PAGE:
Sense of embodiment refers to the sense of self-location, agency, and ownership that humans feel in relation to their bodies and body parts (Carruthers, 2008; Kilteni et al., 2012; Gouzien et al., 2017; Frohner et al., 2019). Interestingly, sense of embodiment has been shown to be elastic, and can be manipulated in an individual by altering the sensory information they have access to. Sense of embodiment can be rapidly and reliably induced with an artificial hand via the rubber hand illusion paradigm. The rubber hand illusion was first empirically investigated by Botvinick and Cohen (1998). Participants sat at a table that visually obscured their left hand but showed an artificial rubber hand in lieu of the obscured hand directly in front of the participant. To induce the original illusion, the rubber hand and the obscured hand are simultaneously brushed to couple visual and haptic feedback. This synchronous multimodal stimulation results in a reportedly strong sense of ownership of the rubber hand and a proprioceptive drift—a perceived change in location of one's real, but obscured, hand toward the location of the artificial hand—when asked to blindly point to the tip of one's own obscured finger with one's visible hand. Thus, for the rubber hand illusion to be successful, visual feedback of the rubber hand must be coupled with haptic feedback as perceived on the obscured real hand. This causes proprioceptive drift toward the location of what is seen: the artificial rubber hand. When the rubber hand illusion is in effect, the participant not only reports that the artificial hand feels like it is a part of them, but that it seems to replace their existing hand, indicating that their sense of embodiment has shifted to the artificial hand.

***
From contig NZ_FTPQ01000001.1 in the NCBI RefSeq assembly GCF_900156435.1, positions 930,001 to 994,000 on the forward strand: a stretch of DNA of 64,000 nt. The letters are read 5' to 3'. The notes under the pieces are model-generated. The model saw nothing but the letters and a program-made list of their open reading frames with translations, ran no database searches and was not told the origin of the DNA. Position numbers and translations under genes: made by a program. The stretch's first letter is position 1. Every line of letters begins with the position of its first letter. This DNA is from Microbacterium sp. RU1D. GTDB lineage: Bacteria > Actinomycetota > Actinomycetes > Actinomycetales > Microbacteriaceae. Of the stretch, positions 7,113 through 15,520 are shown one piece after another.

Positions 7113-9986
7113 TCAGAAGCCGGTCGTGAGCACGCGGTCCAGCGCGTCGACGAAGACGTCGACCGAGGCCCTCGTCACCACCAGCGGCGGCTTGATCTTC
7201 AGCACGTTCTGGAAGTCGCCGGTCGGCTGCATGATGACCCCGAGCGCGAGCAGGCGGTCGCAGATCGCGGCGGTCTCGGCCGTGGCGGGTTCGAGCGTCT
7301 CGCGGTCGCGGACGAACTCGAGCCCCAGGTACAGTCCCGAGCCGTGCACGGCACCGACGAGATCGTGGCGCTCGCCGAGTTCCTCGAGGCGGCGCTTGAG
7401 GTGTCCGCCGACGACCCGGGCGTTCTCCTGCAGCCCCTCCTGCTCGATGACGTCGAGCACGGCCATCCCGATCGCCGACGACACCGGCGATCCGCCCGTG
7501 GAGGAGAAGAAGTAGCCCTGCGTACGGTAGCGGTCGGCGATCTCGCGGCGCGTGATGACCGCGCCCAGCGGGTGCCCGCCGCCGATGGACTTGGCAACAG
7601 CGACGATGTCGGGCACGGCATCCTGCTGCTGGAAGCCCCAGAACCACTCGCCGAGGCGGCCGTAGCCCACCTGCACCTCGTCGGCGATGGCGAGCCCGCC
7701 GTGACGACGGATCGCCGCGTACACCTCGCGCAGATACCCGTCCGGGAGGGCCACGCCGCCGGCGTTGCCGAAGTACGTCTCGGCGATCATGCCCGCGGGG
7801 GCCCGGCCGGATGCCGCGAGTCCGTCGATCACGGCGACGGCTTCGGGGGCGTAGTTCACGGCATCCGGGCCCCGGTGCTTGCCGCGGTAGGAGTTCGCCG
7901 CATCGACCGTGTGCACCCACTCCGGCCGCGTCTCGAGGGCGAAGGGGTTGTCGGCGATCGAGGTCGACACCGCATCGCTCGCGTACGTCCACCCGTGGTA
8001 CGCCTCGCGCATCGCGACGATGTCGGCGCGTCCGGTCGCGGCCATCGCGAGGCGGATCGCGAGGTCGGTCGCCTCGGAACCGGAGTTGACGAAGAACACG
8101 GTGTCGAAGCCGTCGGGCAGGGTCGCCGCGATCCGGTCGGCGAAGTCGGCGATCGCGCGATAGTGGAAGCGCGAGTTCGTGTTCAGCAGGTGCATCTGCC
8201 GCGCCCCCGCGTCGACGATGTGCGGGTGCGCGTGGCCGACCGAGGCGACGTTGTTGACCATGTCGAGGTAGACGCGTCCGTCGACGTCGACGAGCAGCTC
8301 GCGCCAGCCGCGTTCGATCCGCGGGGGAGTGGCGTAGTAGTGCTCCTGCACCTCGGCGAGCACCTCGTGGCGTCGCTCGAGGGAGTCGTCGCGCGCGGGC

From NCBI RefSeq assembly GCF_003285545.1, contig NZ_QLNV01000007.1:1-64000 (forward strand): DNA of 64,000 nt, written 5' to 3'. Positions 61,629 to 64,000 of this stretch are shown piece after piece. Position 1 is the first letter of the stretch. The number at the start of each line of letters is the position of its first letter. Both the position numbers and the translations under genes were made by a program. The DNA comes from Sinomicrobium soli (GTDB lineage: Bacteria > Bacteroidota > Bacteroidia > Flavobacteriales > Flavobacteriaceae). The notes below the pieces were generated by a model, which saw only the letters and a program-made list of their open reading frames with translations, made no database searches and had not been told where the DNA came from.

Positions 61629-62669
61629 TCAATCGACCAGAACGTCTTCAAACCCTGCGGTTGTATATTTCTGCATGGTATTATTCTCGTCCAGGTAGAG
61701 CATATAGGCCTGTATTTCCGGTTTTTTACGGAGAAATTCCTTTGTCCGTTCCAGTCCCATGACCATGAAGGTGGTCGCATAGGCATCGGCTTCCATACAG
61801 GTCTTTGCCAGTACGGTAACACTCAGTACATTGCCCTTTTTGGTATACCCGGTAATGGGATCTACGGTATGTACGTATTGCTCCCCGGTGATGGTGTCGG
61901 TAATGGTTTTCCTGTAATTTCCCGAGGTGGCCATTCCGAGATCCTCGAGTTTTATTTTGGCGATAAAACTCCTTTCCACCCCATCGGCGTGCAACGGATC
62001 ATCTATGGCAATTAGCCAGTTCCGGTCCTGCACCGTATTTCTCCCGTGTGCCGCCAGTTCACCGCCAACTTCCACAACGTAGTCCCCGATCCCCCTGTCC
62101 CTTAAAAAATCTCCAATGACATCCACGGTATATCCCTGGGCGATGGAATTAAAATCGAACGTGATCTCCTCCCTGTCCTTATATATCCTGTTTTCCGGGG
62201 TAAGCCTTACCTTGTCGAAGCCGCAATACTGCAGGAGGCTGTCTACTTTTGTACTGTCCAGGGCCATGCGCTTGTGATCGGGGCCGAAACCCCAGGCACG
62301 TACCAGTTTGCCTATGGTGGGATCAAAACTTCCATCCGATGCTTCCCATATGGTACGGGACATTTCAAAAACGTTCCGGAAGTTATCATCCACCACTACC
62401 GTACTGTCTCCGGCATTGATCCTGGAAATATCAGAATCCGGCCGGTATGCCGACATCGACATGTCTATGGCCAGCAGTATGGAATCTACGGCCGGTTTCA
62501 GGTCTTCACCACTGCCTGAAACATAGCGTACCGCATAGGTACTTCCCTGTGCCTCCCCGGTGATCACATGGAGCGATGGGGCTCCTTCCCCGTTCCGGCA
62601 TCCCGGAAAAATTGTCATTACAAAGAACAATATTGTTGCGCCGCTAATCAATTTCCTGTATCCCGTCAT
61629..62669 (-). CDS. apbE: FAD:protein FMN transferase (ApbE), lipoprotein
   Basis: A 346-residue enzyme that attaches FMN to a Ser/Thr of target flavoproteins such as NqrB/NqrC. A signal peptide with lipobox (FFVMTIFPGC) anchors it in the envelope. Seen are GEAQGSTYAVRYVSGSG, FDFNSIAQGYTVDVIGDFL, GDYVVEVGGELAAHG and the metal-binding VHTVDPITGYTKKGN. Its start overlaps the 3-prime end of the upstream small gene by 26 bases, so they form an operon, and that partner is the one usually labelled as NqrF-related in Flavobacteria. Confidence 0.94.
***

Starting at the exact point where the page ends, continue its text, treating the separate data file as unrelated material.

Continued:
Interestingly, induction of the rubber hand illusion paradigm is not limited to a coupling of visual and haptic feedback. It can also be achieved by coupling visual feedback with proprioceptive information that results from movement of the obscured hand (Dummer et al., 2009; Kammers et al., 2009). Importantly, the strength of the illusion and its effect on sense of embodiment depends on the temporal synchrony of the visual feedback with another modality, such as haptic or proprioceptive feedback. If, for example, the participant taps their real fingers, the artificial hand must exhibit congruent movements simultaneously for the illusion to be induced (Arata et al., 2014).

Since the original experiment, the rubber hand illusion has been reproduced and modified in various scenarios, including replacing the real hand with artificial hands in virtual and augmented reality, or robotic hands (Suzuki et al., 2013; Aymerich-Franch et al., 2017; Huynh et al., 2019). However, all studies have consistently shown that besides visual information, at least one mode of synchronous sensory information must couple the artificial hand to the unseen hand.

Haptic Feedback

The human hand has one of the highest densities of mechanoreceptors in the body, and the sense of touch, or haptic feedback, is useful in many everyday tasks. Lack of haptic feedback is associated with a myriad of general problems, including inability to sense limb movement and position, major impairment in skilled performance, and abnormal and spontaneous movements (Johansson and Westling, 1987; Augurelle, 2002; Hager-Ross and Johansson, 2004). However, the majority of affordable and readily available prostheses, such as myoelectric and body powered prostheses, offer no replacement for haptic feedback when the prosthetic is physically contacted, requiring amputees to rely entirely on visual feedback. Neural prostheses are beginning to offer forms of haptic feedback through stimulation of reinnervated nerves. For the time being, however, signal strength and sustainability are both limited by safety concerns (Günter et al., 2019), resulting in users reporting an inability to sense degree of grasping pressure and no meaningful sense of “losing the grip of something” (Middleton and Ortiz-Catalan, 2020). Despite this limited degree of haptic feedback reintroduction, neural prosthesis users have reported an increase in their sense of embodiment of their prosthetic after switching from a non-neural to a neural prosthesis (Cuberovic et al., 2019; Middleton and Ortiz-Catalan, 2020).